Wednesday, 06 July 2022
SARAH PYE is an artist and the owner of Artistry, a gallery in Reading Road, Henley. She was born in Barton-on-Sea, near Bournemouth, and grew up in Shiplake, where her parents still live. She went to the old Maidenhead Convent, then Oxford College of FE. She has three grown-up children and a “very gorgeous” granddaughter. She has been with her partner Aussy for 17 years and they live in Henley with their cocker spaniel Elvis.
Describe your business
My business is art. I work on my own in my studio, creating mainly large statement impressionist paintings. These are supplied to a select few galleries. I also paint commissions for people looking for something unique and specific.
How many people does it employ?
Just me, although my other half helps me with exhibitions and Elvis keeps me company in my studio.
What did you do before you started this business?
On leaving school, I trained and became a hairdresser. Then I was a gardener for 15 years, specialising in soft landscaping. My father was a horticulturalist and I think a lot of my enthusiasm for gardening came from him. I found a passion for the outdoors and specifically flowers, which has proved to be the inspiration for a lot of my art.
What was your objective in starting the business?
I’m not sure you have an “objective” when becoming an artist as the passion for wanting to create is the driving force. However, to be able to do the thing I love most and earn a living from it is perfection.
Who or what influenced you?
My parents. They always supported and encouraged me whatever it was I was driven to do. Aussy told me that I could be an artist and when people have faith in you, you feel you can achieve anything.
Do you have a mentor or role model?
No, but I admire people who get off their bottoms and make positive things happen.
What would you do differently if you could start again?
Nothing — and I couldn’t be happier.
What impact has the coronavirus pandemic had?
The last two years have been incredibly busy for which I am very grateful. Every instinct told me that nobody would be buying art as galleries were closed, exhibitions and shows were cancelled and many people were losing their incomes. However, the galleries made their windows bolder and brighter than ever, so when people were out on their daily walks, they had something to look at. They pinned notes on their doors saying, “If you see anything you like, we do click and collect”. Enquiries started to come in for more commissions than I would normally expect. It appeared that because people couldn’t go on holiday, they decided to have a beautiful painting to remind them of where they should have been.
How is your business doing?
I’m still very busy and in June last year I opened Artistry. I’m sure many people thought I was a bit mad in the climate but it was one of those things I had always wanted to do. I’m giving it my best shot.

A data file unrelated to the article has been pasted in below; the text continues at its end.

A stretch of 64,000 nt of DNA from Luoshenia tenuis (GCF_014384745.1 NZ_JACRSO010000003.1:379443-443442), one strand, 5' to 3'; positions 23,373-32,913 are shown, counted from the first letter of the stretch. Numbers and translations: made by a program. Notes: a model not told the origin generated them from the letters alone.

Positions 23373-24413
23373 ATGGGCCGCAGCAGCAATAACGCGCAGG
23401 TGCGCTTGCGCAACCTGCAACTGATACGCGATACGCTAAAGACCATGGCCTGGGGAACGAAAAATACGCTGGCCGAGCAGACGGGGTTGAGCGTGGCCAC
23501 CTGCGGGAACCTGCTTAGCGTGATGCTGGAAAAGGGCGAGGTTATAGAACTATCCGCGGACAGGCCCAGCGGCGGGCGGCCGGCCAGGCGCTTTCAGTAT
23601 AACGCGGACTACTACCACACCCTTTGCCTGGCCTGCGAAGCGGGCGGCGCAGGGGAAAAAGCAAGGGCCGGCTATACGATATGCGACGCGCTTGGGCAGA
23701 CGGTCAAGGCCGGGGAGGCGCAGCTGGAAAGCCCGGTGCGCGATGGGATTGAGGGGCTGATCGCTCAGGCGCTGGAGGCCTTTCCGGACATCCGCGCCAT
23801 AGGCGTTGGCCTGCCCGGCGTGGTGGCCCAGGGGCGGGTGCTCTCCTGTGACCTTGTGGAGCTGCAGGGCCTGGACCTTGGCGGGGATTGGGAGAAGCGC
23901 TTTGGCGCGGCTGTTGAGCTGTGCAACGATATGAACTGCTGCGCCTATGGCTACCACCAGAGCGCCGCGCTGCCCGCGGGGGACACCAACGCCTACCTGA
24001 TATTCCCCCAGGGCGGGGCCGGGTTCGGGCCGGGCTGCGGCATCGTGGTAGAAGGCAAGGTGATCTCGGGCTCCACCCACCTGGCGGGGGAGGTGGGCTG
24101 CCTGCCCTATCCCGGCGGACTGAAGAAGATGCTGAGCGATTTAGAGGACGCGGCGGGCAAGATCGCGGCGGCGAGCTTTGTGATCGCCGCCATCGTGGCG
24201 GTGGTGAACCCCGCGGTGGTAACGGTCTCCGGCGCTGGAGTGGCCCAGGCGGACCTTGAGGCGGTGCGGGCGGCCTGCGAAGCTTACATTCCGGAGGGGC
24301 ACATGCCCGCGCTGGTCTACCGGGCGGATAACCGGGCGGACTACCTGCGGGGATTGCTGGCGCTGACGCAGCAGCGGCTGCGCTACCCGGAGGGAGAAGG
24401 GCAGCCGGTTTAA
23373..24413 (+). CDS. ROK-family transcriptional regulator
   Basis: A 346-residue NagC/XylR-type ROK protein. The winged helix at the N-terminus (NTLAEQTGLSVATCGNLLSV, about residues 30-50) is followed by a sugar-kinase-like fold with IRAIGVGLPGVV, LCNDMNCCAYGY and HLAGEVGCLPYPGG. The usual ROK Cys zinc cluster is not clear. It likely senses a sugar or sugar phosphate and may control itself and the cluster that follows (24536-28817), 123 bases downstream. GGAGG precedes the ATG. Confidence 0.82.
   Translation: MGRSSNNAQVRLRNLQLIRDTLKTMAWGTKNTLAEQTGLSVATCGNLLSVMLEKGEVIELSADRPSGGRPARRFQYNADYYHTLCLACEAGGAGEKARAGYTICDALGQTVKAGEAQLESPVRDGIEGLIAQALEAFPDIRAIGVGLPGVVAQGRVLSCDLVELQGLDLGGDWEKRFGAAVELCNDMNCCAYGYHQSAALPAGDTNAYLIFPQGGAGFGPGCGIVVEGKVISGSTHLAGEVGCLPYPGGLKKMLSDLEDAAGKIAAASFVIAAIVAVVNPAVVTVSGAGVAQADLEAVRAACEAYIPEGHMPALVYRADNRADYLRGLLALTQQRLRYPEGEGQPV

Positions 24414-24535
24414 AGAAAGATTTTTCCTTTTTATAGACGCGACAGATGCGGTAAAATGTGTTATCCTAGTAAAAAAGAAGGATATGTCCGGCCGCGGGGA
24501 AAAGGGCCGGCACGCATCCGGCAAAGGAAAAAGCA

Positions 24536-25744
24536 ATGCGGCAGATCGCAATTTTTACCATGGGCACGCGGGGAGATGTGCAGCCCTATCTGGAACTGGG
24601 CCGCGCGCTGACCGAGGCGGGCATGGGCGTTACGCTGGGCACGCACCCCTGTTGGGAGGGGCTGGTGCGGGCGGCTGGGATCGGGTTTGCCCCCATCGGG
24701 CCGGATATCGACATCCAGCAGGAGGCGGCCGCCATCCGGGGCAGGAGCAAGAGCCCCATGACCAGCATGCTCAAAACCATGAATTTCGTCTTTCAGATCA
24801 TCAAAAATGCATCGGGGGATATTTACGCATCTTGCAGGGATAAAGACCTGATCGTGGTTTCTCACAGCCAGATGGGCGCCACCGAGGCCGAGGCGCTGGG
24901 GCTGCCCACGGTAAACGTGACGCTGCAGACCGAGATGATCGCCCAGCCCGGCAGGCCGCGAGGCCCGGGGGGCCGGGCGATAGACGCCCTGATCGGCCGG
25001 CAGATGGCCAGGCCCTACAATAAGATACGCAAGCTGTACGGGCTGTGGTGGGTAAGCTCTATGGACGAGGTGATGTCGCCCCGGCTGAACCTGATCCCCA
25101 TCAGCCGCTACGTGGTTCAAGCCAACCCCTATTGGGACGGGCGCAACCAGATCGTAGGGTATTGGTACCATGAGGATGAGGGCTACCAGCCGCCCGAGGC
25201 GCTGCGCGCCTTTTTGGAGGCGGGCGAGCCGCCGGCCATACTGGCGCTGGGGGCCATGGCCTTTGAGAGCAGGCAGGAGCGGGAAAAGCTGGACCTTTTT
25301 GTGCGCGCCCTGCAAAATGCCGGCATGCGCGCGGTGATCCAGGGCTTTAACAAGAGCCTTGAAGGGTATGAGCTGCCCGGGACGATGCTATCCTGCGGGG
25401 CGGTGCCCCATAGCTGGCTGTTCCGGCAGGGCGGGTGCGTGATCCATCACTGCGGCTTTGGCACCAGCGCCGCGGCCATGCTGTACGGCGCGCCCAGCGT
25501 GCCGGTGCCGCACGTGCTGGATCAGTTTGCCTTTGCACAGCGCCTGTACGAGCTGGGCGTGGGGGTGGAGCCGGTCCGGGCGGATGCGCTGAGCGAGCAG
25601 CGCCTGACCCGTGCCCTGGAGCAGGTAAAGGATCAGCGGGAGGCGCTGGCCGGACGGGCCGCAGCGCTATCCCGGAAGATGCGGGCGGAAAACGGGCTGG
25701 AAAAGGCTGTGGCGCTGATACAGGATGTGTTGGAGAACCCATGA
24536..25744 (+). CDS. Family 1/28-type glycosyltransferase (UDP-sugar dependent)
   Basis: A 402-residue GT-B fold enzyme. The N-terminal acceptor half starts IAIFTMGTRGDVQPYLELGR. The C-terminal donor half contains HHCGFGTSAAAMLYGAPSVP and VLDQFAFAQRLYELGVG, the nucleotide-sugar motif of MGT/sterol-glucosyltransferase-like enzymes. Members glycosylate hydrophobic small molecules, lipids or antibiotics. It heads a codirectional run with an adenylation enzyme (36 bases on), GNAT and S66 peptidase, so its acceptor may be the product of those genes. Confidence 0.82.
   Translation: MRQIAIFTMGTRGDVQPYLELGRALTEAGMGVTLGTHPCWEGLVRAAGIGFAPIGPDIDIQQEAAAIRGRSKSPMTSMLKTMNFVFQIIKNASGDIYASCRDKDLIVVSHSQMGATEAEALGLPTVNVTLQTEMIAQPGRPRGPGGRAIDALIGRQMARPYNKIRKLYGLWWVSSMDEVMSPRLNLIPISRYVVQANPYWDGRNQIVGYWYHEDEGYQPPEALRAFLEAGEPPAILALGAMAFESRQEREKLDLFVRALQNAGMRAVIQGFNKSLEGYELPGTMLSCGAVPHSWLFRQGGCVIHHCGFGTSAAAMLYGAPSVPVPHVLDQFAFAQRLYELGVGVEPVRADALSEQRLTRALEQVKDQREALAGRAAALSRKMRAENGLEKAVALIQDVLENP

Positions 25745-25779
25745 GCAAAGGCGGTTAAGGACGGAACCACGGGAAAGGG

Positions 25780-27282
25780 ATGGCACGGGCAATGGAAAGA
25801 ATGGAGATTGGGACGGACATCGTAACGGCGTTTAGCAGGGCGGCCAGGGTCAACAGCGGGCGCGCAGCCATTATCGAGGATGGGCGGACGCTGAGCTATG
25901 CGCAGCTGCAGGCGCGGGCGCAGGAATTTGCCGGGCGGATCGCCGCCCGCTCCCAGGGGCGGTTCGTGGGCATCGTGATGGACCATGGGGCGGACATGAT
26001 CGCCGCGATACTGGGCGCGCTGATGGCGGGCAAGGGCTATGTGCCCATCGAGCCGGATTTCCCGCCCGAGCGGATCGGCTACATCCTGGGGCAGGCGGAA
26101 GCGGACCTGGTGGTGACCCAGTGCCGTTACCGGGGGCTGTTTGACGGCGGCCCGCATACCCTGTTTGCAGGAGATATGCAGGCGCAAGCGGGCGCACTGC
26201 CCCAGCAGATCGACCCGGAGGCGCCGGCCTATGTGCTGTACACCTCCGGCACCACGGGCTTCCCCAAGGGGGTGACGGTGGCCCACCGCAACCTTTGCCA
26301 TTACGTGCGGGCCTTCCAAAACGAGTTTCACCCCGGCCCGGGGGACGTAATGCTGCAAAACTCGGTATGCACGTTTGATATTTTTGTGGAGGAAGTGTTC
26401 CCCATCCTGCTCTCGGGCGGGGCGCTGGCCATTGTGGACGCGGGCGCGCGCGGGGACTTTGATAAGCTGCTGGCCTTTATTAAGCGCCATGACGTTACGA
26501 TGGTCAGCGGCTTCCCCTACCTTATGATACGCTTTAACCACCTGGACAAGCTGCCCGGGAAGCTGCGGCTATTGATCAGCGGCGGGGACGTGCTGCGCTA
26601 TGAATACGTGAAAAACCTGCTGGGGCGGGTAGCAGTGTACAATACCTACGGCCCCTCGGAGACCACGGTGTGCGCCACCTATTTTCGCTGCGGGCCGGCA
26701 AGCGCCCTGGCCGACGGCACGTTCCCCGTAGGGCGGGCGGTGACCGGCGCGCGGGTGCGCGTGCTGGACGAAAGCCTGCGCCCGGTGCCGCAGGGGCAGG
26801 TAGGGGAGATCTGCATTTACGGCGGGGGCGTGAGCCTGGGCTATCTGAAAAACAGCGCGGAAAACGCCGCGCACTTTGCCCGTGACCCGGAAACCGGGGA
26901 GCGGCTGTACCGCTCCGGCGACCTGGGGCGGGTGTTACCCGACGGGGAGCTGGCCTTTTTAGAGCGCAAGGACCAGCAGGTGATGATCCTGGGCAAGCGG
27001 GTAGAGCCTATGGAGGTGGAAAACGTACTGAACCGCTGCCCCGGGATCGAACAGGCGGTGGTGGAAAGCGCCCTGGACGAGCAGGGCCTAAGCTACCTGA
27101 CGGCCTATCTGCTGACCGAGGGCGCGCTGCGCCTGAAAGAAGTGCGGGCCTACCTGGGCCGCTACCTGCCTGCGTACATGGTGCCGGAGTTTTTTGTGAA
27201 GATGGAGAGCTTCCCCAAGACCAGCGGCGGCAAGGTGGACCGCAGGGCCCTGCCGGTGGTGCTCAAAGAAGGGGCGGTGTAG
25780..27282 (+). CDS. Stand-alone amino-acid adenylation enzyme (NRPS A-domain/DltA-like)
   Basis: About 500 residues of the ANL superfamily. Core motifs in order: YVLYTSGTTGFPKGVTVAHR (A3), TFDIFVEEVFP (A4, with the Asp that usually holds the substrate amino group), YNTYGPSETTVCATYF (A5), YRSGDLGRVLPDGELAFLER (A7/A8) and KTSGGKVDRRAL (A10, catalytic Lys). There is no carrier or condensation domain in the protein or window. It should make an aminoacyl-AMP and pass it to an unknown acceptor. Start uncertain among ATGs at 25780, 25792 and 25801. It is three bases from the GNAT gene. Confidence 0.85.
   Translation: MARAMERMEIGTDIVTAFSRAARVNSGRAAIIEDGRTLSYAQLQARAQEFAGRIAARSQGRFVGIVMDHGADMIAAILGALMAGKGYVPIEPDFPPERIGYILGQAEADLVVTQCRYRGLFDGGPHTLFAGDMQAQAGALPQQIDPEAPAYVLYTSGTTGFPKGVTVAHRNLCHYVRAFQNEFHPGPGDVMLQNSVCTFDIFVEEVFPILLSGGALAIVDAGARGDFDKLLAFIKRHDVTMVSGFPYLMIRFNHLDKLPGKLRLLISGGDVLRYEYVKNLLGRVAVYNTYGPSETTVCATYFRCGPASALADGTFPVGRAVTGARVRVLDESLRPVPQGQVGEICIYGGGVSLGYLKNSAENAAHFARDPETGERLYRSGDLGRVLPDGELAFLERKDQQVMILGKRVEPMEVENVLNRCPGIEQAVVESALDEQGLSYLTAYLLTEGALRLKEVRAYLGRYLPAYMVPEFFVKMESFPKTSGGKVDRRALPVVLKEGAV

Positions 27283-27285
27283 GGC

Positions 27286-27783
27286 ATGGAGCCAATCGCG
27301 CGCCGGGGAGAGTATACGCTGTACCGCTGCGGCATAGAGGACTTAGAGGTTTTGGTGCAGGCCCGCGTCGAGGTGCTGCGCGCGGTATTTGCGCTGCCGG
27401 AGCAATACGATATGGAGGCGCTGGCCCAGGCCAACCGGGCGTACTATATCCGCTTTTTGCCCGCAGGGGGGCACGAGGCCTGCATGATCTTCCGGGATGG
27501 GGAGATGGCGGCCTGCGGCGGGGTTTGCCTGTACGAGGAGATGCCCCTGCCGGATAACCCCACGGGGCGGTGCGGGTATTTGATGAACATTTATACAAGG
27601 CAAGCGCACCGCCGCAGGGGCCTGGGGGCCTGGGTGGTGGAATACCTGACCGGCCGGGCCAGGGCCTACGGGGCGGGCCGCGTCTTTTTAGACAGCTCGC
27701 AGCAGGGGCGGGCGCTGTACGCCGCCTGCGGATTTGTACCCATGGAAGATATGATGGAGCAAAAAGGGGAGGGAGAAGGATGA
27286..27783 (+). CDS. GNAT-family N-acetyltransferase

How do you market your business?
Instagram is great for images and Facebook too but there will always be a place for hard copy publicity as people still like to sit down with a paper or magazine and a cup of coffee. My main publicity is exhibiting my work, so people can see it in the flesh.
What’s the best thing about running your own business?
I have an excellent employer who is incredibly tolerant of my messy workspace. I’m allowed to work on whatever project I choose. She lets me make my own decisions and encourages me to try new things.
What’s the most challenging aspect?
At the moment it’s juggling running the gallery with the time I need to paint.
Where is your business headed?
I have no idea but, ironically, I don’t need it to grow any more as there are only so many works you can do.
What’s the most valuable thing you have learned?
I am still learning every day. I don’t think I’ve got my work/life balance right yet… I need more life!
What would you advise someone starting a business?
If you’ve got something that people need, or want, you should keep going, keep smiling and let people keep seeing and hearing about it. A few pennies in reserve while you build things up is handy, too.
What three qualities are most important to success?
Belief in yourself, hard work and integrity.
What’s the secret of your success?
When I was building my business from scratch, it was never saying no, even if it was something that I wasn’t sure would benefit me. You never know who will be there or, in my case, see your work.
What’s the biggest mistake you’ve made?
There have been lots of mistakes along the way but I don’t dwell on them, just learn from them and move on.
How organised are you?
I’m organised in a slightly haphazard dippy artist’s way.
How do you dress for work?
In my painting clothes so I look much like a splattered piece of art and scruffy.
What can’t you be without every day?
A cup of Earl Grey tea and a chocolate biscuit.
Lunch at your desk or going out?
What’s a desk? Once I’m in the flow it’s difficult to stop so it’s usually a pallete of paint in one hand and a fish finger sandwich in the other.
Do you continue to study?
I love learning new skills and techniques.
What do you read?
I don’t seem to have time to read but I do flick through my mum’s Coast magazine occasionally and dream of living by the sea.
How are you planning for retirement?
Hopefully, I’ll still be painting pictures when I’m 80 as it’s more than a job. I need more down time with Aussy. We have a little canal boat and I envisage pottering up and down the Thames, exploring lovely eateries and cosying up in the evening in a rural idyll.
04 April 2022
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